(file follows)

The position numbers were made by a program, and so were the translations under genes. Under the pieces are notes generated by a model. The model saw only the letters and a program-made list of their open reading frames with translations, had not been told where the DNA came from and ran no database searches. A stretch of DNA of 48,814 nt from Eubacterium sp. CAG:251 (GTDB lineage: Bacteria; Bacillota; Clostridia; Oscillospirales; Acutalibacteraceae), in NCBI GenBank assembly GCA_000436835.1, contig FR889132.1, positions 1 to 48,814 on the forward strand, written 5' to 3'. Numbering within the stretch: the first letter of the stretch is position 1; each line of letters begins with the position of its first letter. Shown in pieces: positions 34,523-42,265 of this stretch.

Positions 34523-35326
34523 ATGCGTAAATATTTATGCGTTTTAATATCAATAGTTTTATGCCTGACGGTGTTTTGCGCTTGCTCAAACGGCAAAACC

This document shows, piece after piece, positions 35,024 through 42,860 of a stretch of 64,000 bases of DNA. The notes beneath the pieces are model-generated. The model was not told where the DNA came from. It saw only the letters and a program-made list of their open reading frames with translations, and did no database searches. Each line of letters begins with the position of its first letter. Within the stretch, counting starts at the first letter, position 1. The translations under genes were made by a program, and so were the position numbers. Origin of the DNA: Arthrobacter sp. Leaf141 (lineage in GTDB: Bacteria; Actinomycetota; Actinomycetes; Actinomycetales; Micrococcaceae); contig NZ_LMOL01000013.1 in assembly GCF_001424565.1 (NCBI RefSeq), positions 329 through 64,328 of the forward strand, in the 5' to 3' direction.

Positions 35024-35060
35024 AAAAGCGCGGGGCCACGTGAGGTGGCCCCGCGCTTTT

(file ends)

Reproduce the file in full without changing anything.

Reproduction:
The position numbers were made by a program, and so were the translations under genes. Under the pieces are notes generated by a model. The model saw only the letters and a program-made list of their open reading frames with translations, had not been told where the DNA came from and ran no database searches. A stretch of DNA of 48,814 nt from Eubacterium sp. CAG:251 (GTDB lineage: Bacteria; Bacillota; Clostridia; Oscillospirales; Acutalibacteraceae), in NCBI GenBank assembly GCA_000436835.1, contig FR889132.1, positions 1 to 48,814 on the forward strand, written 5' to 3'. Numbering within the stretch: the first letter of the stretch is position 1; each line of letters begins with the position of its first letter. Shown in pieces: positions 34,523-42,265 of this stretch.

Positions 34523-35326
34523 ATGCGTAAATATTTATGCGTTTTAATATCAATAGTTTTATGCCTGACGGTGTTTTGCGCTTGCTCAAACGGCAAAACC

This document shows, piece after piece, positions 35,024 through 42,860 of a stretch of 64,000 bases of DNA. The notes beneath the pieces are model-generated. The model was not told where the DNA came from. It saw only the letters and a program-made list of their open reading frames with translations, and did no database searches. Each line of letters begins with the position of its first letter. Within the stretch, counting starts at the first letter, position 1. The translations under genes were made by a program, and so were the position numbers. Origin of the DNA: Arthrobacter sp. Leaf141 (lineage in GTDB: Bacteria; Actinomycetota; Actinomycetes; Actinomycetales; Micrococcaceae); contig NZ_LMOL01000013.1 in assembly GCF_001424565.1 (NCBI RefSeq), positions 329 through 64,328 of the forward strand, in the 5' to 3' direction.

Positions 35024-35060
35024 AAAAGCGCGGGGCCACGTGAGGTGGCCCCGCGCTTTT